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Oil Prices Dip 5% over Brexit, Global Economic Data Fears

July 5, 2016 at 18:35 by Andrew Moran

US crude is headed for its biggest daily loss in five months. Brent Crude prices are also experiencing declines on Tuesday. This comes as investors remain frightened over the Brexit fallout as well as the plethora of negative economic data coming in from all over the world.

August West Texas Intermediate crude futures dipped $2.49, or 5.08%, to $46.50 per barrel at 17:59 GMT on the New York Mercantile Exchange. This is the largest daily decline since February 9.

August Brent Crude futures fell $2.34, or 4.67%, to $47.76 a barrel on the ICE Futures exchange in London.

Oil prices — Brent and US crude — are up about 80% from February’s 12-year lows.

Investors fear that Britain’s decision to exit the European Union (EU) is leaving a great deal of uncertainty in both the nation’s economy and on global financial markets. This is causing many investors to allocate their money from riskier assets, like oil, into safe haven assets, like gold and bonds.

Tuesday’s dip was also due to weak economic data coming from the US. American factory orders dropped 1% in May following two consecutive months of gains. Orders for durable goods fell 2.3%, while demand for mining, energy-related equipment, and computers slipped 5.8%.

Traders are also expecting a flurry of negative economic data from China in the next couple of weeks. It is being anticipated that the results will show weaker trade and domestic investments, which will likely weigh down on oil prices.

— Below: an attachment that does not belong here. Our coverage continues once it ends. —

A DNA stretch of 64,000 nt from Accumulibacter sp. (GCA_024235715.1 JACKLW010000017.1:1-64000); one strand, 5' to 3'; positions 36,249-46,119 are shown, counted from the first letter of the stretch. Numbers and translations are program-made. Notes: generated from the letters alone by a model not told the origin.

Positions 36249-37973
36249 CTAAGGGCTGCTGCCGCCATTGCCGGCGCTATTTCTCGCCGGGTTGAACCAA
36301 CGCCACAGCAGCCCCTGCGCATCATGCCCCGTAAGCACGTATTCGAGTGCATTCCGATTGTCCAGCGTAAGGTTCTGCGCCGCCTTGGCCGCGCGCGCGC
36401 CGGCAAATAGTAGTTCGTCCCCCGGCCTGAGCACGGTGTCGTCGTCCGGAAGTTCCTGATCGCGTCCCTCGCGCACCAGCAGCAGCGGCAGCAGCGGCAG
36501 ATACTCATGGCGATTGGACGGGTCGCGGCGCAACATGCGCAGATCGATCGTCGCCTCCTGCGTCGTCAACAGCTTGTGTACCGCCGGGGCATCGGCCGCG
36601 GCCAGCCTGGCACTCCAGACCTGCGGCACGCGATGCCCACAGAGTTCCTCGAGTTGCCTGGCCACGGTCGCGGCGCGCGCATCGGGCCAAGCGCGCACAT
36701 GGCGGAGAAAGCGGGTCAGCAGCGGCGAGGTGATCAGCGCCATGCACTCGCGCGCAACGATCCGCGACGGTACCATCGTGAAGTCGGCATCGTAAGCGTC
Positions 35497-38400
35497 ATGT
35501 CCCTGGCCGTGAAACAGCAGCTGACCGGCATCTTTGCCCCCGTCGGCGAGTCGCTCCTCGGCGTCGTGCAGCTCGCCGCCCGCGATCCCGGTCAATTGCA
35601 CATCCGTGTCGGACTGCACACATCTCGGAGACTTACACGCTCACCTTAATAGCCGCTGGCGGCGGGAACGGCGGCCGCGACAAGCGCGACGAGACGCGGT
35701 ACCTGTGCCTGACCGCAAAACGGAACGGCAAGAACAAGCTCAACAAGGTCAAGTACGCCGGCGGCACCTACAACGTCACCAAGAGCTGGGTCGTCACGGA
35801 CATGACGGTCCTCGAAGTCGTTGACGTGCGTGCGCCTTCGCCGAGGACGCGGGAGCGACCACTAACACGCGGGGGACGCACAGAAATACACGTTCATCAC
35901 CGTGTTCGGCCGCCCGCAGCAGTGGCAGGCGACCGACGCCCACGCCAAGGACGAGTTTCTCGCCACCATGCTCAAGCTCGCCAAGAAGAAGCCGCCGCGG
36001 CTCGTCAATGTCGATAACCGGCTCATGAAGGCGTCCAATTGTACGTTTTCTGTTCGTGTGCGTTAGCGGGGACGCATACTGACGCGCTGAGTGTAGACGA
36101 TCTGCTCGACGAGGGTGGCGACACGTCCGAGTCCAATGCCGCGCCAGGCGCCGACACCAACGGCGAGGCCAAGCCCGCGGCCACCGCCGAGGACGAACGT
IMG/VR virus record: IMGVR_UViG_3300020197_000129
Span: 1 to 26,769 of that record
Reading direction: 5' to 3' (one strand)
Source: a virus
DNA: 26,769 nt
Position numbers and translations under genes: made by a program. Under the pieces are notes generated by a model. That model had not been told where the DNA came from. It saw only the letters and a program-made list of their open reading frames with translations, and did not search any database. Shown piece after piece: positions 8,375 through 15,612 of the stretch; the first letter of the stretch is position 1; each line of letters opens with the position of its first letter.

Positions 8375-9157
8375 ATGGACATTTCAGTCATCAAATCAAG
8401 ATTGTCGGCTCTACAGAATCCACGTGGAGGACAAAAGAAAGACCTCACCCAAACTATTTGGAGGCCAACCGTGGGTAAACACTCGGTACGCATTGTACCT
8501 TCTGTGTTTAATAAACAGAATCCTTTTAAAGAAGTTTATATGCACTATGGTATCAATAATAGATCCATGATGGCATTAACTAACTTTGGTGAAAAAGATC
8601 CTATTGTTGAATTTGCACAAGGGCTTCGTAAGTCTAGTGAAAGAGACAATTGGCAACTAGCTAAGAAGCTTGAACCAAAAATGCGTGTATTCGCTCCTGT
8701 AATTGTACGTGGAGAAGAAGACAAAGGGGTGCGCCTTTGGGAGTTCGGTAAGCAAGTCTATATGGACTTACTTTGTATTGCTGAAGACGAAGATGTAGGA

Reports that Libya’s state energy company, National Oil Corporation (NOC), would be merging with its counterpart in eastern Libya offset steeper declines in oil prices by reports of attacks from militants in the Niger Delta on Tuesday morning. NOC Chairman Mustafa Sanalla said it was time to “unify National Oil Corporation.”

There is only one NOC, and it serves all Libyans. This agreement will send a very strong signal to the Libyan people and to the international community that the Presidency Council is able to deliver consensus and reconciliation. I am sure it will now build on this success to bring unity and stability to other government institutions.

The Niger Delta Avengers had recently come to a cease-fire agreement, but this was reportedly violated just days after. Nigeria has been recovering some of its oil output in recent weeks, which helped OPEC boost crude production in June. Nigerian oil firms have been working diligently to repair their infrastructure after the wave of attacks from the militants.

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